During these strange and uncertain times, we’re all in need of a pick-me-up. And what better than something to feed the body as well as the soul. In a new series, James Gingell from The Stinky Chef deli in Rawtenstall, Lancashire shares a series of delicious recipes.

Gingell says: “Gnudi is of Tuscan dialect meaning naked. It’s also known as malfatti, a naked ravioli without the pasta that resembles a dumpling-like gnocchi. However, the properties differ to that of gnocchi as they are delicate and light, almost melt-in-the-mouth, not floury, heavy or starchy.”

Wild Garlic and Ricotta Gnudi


Serves 4 people (makes 40 x 20g dumplings)

250g ricotta cheese (drained through a cloth)
400g wild garlic leaves
1 medium-sized onion (peeled and finely diced)
100g + 30g unsalted butter
4 egg yolks
100g + 20g parmesan cheese (freshly grated)
Salt & pepper


Drain the ricotta in a cloth.

GnudiAdd 400g of washed wild garlic leaves to a pan and cover so the leaves wilt. Leave to cool then place in a cloth and squeeze out all excess liquid before finely chopping.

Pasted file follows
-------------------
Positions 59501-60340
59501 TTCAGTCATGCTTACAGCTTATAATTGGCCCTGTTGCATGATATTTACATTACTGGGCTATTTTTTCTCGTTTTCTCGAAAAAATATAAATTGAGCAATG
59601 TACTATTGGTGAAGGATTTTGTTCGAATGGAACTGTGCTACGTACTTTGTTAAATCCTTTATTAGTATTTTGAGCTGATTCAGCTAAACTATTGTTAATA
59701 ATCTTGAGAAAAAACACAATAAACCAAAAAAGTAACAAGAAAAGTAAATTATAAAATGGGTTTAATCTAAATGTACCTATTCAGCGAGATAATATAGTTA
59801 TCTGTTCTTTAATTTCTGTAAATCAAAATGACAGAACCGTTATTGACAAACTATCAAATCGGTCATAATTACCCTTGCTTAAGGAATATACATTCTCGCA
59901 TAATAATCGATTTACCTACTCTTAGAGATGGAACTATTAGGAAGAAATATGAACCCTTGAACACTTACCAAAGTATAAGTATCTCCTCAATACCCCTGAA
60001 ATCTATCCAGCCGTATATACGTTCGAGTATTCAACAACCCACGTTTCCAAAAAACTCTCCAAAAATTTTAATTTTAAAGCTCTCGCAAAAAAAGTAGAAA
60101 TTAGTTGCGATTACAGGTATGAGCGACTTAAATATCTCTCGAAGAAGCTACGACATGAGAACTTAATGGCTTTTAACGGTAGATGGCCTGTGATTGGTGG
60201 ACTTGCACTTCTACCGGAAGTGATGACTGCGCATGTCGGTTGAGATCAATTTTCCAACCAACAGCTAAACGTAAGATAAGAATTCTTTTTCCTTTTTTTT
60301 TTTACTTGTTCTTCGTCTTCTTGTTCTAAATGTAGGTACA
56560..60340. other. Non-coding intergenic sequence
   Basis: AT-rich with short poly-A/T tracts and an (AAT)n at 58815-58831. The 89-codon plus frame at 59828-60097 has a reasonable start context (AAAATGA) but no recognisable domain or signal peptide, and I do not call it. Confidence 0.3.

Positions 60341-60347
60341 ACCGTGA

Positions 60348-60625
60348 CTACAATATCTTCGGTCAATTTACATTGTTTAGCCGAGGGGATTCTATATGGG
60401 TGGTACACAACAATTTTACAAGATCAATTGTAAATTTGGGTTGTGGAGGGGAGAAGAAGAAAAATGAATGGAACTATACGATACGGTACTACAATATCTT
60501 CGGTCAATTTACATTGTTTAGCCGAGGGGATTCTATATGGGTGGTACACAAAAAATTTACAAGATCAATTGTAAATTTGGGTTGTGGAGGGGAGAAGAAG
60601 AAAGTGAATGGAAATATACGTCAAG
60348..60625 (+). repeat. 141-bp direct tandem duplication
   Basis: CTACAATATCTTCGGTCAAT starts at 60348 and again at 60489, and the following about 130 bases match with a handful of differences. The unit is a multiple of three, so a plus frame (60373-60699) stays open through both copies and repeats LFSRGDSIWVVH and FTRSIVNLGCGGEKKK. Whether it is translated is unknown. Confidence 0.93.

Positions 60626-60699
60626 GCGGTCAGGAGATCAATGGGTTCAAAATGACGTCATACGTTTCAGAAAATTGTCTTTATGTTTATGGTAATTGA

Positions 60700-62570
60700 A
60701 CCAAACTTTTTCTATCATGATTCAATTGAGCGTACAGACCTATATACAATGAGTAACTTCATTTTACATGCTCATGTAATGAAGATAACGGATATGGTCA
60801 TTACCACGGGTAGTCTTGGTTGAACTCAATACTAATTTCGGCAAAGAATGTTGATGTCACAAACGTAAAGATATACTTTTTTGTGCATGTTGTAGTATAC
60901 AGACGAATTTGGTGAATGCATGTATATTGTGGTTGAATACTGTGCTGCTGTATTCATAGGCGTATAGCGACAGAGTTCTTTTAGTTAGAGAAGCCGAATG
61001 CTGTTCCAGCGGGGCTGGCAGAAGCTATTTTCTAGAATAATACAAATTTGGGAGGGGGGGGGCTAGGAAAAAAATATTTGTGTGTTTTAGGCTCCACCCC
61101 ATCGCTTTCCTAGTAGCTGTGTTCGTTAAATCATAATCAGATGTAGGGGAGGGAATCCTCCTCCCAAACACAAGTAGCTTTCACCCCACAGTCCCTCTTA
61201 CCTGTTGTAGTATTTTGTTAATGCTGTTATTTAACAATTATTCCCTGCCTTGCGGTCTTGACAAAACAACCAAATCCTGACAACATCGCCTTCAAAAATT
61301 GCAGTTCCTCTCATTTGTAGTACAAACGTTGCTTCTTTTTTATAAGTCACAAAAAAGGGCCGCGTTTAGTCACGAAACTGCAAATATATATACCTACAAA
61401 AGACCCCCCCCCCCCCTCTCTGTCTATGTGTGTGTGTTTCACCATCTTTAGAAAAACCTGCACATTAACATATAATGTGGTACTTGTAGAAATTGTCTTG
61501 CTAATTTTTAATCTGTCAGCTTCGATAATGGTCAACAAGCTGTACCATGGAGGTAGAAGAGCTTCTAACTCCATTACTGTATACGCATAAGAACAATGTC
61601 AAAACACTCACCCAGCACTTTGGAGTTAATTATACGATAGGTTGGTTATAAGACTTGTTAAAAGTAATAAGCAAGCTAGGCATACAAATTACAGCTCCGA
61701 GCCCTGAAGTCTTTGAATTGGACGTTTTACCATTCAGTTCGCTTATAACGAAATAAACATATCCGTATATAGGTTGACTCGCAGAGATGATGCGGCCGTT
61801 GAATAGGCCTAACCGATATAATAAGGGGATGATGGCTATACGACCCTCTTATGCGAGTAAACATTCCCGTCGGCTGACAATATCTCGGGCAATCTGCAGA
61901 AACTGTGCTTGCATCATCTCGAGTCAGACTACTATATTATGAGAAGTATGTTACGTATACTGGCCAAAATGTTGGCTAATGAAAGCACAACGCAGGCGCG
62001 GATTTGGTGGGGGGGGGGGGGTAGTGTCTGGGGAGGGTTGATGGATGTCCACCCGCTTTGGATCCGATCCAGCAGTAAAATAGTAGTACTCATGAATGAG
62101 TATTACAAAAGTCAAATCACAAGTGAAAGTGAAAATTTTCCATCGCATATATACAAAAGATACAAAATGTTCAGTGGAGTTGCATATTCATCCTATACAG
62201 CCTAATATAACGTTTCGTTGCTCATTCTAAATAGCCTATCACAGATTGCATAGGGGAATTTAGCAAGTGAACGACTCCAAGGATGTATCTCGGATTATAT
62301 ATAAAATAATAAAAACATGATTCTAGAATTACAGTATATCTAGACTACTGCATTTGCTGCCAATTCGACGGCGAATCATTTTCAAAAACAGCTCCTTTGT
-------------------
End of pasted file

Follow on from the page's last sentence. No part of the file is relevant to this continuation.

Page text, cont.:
Finely dice the onion and add to a pan with 30g melted butter and cook without colour before adding the chopped wild garlic. Season with salt and pepper and allow to cool.

Place in the mixing bowl with the ricotta, then add the egg yolks, 100g freshly grated parmesan cheese and mix. Taste and adjust seasoning accordingly.

Now, with wet hands, roll the mixture into balls the size of walnuts and roll in flour on a tray. Repeat until all the mixture has been rolled. 

Gently add the dumplings to a pan of salted boiling water in batches, removing carefully with a slotted spoon as they float to the surface. 

Melt the remaining butter in a pan and roll the gnudi around.

Divide between four plates and pour over the butter. Finish with freshly grated parmesan cheese and cracked black pepper. 

Buon Appetito.